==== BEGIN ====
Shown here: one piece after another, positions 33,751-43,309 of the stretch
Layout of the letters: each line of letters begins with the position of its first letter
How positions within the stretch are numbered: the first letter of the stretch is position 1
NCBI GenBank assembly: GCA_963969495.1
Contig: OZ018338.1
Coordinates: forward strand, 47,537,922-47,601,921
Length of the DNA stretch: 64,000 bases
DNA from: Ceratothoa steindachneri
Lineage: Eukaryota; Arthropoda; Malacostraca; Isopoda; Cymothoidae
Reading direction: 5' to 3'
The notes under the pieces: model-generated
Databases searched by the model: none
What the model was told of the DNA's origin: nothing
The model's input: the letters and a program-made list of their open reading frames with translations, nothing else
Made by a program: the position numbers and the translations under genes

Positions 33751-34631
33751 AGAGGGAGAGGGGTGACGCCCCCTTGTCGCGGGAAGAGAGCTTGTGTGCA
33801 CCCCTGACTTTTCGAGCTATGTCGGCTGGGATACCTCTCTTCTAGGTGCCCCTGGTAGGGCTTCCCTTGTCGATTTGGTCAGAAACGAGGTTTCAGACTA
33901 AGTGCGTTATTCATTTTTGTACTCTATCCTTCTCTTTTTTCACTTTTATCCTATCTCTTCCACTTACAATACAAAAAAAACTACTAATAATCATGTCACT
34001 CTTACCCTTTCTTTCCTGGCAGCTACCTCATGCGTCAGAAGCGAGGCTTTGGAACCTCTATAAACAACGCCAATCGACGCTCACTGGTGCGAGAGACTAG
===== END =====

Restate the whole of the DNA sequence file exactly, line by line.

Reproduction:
Shown here: one piece after another, positions 33,751-43,309 of the stretch
Layout of the letters: each line of letters begins with the position of its first letter
How positions within the stretch are numbered: the first letter of the stretch is position 1
NCBI GenBank assembly: GCA_963969495.1
Contig: OZ018338.1
Coordinates: forward strand, 47,537,922-47,601,921
Length of the DNA stretch: 64,000 bases
DNA from: Ceratothoa steindachneri
Lineage: Eukaryota; Arthropoda; Malacostraca; Isopoda; Cymothoidae
Reading direction: 5' to 3'
The notes under the pieces: model-generated
Databases searched by the model: none
What the model was told of the DNA's origin: nothing
The model's input: the letters and a program-made list of their open reading frames with translations, nothing else
Made by a program: the position numbers and the translations under genes

Positions 33751-34631
33751 AGAGGGAGAGGGGTGACGCCCCCTTGTCGCGGGAAGAGAGCTTGTGTGCA
33801 CCCCTGACTTTTCGAGCTATGTCGGCTGGGATACCTCTCTTCTAGGTGCCCCTGGTAGGGCTTCCCTTGTCGATTTGGTCAGAAACGAGGTTTCAGACTA
33901 AGTGCGTTATTCATTTTTGTACTCTATCCTTCTCTTTTTTCACTTTTATCCTATCTCTTCCACTTACAATACAAAAAAAACTACTAATAATCATGTCACT
34001 CTTACCCTTTCTTTCCTGGCAGCTACCTCATGCGTCAGAAGCGAGGCTTTGGAACCTCTATAAACAACGCCAATCGACGCTCACTGGTGCGAGAGACTAG